• Anyone being made redundant is entitled to contractual or statutory notice or payment in lieu of notice and those with 2 or more years of service are entitled to a statutory redundancy payment -  Employees with 2 or more years’ service should be given the right to appeal the redundancy but it’s good practice to roll this out to all employees being made redundant.

Vaccine issues

The question of whether employers can insist that their staff are vaccinated and whether they can dismiss an unvaccinated employee is complex. While it is understandable that employers wish to ensure that their staff and customers are as safe as possible, employers do not have the right to compel employees to be vaccinated and therefore any “no jab, no job” dismissal is likely to be unfair.  Alternatively, if an employee is forced to resign because the employer is insisting they are vaccinated, this may amount to a constructive unfair dismissal.  As well as these risks there is also the risk of discrimination claims if employees are refusing the vaccine on the grounds of disability, pregnancy or religious or philosophical belief.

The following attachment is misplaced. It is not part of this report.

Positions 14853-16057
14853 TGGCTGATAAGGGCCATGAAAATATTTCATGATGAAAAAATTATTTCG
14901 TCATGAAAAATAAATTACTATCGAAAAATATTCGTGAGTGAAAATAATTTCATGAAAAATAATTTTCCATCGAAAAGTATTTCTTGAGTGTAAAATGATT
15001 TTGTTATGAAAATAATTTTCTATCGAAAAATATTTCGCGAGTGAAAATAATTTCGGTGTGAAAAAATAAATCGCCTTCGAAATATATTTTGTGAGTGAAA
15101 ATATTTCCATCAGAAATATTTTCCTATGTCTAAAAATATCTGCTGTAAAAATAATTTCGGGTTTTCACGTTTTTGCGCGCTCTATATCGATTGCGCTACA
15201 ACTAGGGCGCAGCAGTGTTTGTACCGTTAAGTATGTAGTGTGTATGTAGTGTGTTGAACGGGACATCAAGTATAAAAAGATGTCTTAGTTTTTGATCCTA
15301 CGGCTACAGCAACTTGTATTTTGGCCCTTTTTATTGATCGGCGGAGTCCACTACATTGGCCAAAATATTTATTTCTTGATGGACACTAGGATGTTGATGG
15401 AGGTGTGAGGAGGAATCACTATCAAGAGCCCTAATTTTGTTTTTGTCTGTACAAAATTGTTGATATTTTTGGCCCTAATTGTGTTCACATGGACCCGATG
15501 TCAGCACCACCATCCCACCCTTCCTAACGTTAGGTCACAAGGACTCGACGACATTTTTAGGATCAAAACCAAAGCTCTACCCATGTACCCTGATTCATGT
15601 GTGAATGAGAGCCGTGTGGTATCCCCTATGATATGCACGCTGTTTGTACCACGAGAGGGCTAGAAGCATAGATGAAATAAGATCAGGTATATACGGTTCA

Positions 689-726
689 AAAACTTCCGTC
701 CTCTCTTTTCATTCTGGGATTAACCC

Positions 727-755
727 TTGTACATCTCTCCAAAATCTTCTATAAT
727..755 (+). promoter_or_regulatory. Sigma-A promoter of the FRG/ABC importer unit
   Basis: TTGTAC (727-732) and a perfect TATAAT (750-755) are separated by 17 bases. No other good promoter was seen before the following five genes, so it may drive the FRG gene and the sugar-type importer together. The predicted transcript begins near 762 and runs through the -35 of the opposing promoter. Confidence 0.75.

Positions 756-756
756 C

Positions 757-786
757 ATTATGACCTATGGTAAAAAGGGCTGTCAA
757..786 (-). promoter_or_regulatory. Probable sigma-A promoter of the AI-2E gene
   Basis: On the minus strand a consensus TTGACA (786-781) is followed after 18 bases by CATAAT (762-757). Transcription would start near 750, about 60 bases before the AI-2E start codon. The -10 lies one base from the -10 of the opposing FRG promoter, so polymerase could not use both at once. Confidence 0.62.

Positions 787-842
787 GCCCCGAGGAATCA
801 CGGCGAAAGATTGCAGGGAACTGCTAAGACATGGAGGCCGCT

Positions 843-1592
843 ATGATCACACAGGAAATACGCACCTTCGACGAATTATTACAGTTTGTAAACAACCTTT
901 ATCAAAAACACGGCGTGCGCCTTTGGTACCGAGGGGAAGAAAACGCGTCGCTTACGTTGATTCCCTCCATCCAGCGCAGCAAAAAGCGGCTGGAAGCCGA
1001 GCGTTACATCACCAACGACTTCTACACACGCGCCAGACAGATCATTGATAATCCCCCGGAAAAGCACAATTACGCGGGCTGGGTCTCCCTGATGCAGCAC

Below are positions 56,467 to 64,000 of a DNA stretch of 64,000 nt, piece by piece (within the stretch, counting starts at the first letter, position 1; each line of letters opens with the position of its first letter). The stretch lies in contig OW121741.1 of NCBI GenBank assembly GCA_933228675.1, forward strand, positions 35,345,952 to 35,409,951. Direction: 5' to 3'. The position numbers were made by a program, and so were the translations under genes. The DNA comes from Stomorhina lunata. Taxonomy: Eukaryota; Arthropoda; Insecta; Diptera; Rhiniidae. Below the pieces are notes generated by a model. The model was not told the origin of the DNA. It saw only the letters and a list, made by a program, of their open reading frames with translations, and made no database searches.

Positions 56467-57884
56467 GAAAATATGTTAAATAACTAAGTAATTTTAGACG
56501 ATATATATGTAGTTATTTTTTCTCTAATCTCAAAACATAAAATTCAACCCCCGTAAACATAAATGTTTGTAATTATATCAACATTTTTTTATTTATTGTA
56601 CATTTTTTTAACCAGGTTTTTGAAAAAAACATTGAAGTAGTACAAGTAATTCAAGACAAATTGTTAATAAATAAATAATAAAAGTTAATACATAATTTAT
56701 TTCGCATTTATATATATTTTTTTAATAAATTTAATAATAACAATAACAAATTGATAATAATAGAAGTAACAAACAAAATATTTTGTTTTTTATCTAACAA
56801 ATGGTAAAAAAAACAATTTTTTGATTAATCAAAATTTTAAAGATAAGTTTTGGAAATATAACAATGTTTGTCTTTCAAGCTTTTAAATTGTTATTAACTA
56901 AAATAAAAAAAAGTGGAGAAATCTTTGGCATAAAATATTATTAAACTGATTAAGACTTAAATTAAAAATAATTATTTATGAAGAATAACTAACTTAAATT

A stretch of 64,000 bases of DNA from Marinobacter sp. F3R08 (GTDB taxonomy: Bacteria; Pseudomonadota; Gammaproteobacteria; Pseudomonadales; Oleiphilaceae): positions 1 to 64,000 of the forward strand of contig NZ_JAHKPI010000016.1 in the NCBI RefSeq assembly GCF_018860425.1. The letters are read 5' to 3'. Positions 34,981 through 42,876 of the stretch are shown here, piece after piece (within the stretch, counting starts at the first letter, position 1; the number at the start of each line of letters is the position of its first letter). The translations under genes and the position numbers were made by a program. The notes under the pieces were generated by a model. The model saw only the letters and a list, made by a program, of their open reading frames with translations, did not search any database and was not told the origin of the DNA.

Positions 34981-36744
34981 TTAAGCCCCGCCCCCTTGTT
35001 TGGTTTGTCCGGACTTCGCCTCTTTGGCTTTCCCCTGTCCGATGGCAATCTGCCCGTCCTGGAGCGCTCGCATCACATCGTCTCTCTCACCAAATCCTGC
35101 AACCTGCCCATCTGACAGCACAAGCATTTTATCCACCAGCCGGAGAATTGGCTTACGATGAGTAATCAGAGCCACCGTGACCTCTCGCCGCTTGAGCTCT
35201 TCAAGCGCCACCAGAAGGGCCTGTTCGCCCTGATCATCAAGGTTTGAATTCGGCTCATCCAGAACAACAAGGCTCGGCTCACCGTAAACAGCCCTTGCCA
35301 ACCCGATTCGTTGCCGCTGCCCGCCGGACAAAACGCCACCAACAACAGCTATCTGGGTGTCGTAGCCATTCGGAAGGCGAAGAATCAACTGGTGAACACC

The situation is different for those working in care homes where mandating vaccines is lawful – and this policy may be rolled out to other frontline health and social care workers in due course.

However, whilst most employers cannot compel staff to have the vaccine, they can encourage it and indeed this is recommended in order for employers to meet their obligations to reduce workplace risks for staff.   Most employees who wish to have the vaccine will have already had it – but booster vaccinations will start shortly and employers can support and encourage employees to have these by allowing time off to get the booster and offering this time off to be on full pay.